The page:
Call to ban controversial trail hunting on North Northamptonshire Council land

The National Trust has already banned the form of hunting introduced after fox hunting was outlawed

Saturday, 27th November 2021, 10:02 am
The Brigstock boxing day hunt meeting in 2013
The Brigstock boxing day hunt meeting in 2013

A councillor is set to call for a ban on controversial trail hunting on publicly-owned land at this week's full council meeting.

Cllr Alison Dalziel's motion follows on from landowners National Trust and Natural Resources Wales voting to halt trail hunting on their land.

She is hoping that members of the public will also attend the meeting to inform a constructive debate on the issue.

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Trail hunting was introduced as an alternative for those who still wanted to hunt after the killing of foxes for sport was made illegal in 2004.

It was created to mimic traditional fox hunting with dogs by laying an artificial trail using fox urine. However, hounds often pick up the scents of a live fox and begin to track it, leading to the death of foxes.

Trail hunting supporters say that huntsmen should stop hounds following the scent as soon as they realise what has happened.

But last month Mark Hankinson, the former director of the Masters of Foxhounds Association, was found guilty of assisting others to break the Hunting Act 2004 after training more than 100 huntsmen on webinars on how to use trail hunting as a smokescreen.

In 2019, the boxing day hunt was banned from meeting in nearby Oakham Town Centre and instead had to meet at an out-of-town location, attended by protestors from across Rutland.

Labour representative for Beanfield ward Cllr Dalziel will propose a motion asking her fellow members to vote to ban any form of hunting on NNC-owned land.

Her motion, backed by Cllr Matt Keane, states: “North Northamptonshire Council notes that fox hunting with hounds is illegal under the terms of the Hunting Act 2004, except where an exemption applies.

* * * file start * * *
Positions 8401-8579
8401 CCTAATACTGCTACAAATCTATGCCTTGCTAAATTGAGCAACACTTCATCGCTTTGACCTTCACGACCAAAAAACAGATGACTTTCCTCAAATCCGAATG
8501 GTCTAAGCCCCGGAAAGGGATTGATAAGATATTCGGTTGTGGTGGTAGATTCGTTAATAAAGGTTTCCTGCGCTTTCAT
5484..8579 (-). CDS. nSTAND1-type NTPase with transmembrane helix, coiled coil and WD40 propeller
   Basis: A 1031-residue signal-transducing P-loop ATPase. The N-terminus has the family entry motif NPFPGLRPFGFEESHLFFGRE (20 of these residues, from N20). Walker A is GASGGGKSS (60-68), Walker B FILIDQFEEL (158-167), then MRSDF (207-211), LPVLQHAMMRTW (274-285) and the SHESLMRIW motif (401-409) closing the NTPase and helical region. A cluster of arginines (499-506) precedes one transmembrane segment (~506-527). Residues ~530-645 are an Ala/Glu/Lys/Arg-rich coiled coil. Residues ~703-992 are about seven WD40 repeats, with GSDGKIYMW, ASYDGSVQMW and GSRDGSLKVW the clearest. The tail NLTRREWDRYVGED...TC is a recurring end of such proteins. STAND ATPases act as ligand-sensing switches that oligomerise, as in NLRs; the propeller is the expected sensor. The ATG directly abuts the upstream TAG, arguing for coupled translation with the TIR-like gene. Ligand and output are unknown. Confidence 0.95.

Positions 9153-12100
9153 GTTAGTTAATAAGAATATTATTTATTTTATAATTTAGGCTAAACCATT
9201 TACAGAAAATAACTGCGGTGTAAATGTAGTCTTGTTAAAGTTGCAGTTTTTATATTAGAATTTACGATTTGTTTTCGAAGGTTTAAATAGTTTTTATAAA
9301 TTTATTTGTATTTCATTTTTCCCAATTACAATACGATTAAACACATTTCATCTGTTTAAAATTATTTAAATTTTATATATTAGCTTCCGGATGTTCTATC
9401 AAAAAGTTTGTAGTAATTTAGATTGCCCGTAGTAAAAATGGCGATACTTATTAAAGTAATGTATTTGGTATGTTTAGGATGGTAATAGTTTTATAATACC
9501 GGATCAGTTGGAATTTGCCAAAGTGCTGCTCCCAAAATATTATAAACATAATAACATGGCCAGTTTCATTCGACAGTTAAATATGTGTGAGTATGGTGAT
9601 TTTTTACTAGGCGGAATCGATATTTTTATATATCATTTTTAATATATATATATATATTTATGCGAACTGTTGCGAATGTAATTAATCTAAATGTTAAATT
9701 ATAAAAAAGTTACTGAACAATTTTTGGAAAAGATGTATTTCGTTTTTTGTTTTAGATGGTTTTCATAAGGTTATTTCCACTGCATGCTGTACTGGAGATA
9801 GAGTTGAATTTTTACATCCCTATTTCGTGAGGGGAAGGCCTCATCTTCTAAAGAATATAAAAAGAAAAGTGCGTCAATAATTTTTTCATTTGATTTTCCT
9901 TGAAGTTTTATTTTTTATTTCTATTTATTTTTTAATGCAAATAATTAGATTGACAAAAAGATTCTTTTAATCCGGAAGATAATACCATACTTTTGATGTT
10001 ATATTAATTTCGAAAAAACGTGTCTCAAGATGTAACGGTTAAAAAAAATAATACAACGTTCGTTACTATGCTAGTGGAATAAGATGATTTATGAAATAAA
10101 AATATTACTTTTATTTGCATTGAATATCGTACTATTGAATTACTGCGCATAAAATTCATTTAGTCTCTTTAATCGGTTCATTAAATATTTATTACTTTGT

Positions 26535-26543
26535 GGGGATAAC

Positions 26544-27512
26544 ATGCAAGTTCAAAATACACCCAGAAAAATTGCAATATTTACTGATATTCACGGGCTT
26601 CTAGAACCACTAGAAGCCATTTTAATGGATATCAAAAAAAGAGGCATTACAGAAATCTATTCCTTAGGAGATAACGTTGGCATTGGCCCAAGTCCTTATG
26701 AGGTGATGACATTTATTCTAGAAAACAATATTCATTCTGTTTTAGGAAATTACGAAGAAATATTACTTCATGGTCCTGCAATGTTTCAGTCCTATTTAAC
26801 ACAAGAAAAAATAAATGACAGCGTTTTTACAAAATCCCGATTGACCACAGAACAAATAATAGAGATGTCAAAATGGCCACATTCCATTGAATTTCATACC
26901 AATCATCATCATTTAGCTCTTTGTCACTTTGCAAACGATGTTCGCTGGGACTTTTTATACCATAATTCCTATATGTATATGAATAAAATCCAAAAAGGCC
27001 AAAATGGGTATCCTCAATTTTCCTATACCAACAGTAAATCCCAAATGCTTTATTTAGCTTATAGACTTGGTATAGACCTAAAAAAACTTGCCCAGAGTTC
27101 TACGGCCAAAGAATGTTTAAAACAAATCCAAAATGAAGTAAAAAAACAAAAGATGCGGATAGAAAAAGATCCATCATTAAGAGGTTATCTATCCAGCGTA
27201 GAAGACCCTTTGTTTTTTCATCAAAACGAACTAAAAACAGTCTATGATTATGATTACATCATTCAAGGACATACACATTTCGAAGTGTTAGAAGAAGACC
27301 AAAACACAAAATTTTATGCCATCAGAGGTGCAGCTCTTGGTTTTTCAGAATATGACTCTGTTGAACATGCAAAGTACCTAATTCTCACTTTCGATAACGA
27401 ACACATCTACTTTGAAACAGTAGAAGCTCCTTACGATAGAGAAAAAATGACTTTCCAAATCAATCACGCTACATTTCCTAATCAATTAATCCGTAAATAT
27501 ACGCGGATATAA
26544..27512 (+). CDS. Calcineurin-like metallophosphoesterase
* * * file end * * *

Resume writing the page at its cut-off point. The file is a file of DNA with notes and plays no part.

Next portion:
"Most hunts claim to now be trail hunting including those who operate in North Northamptonshire, where hounds follow an artificial scent, as opposed to clean boot or drag hunting, where hounds will pursue the scent of a human runner for fun. There are no clean boot or drag hunts operating in North Northamptonshire.

"Trail hunting was created after the introduction of the Hunting Ban, with any chase or kill of a wild mammal often being attributed to accidental rather than intentional hunting.”

She will ask members to vote that until the Hunting Act 2004 is strengthened to include a recklessness clause, the council resolves that it will not permit trail hunting, exempt hunting, or any form of hunt meets, on its land.

Speaking to this newspaper ahead of Wednesday's meeting, which will take place in Thrapston, Cllr Dalziel said: "The point is for us as a unitary authority to have a policy in place that permits hunts from using our land.

"So if any hunts wanted to meet in Brigstock, for example, we'd have a clear policy already in place saying that they cannot do so.

"It's a pre-emptive move.

"It's not about naming names but we know what Mark Hankinson was found guilty of, and over the past couple of months we've seen the National Trust and others ban trail hunting and there's a bit of a ripple effect.

"I'd have nothing against trail hunting if they operated within the law but the evidence is stacking up against trail hunting and public confidence in the practise is just not there.

"I hope that some members of the public can come along to speak to we can have a transparent debate in the chamber."

You can view the agenda for the meeting and find details of how to speak here. Anyone wishing to participate needs to register their interest by 9am on Monday (November 29).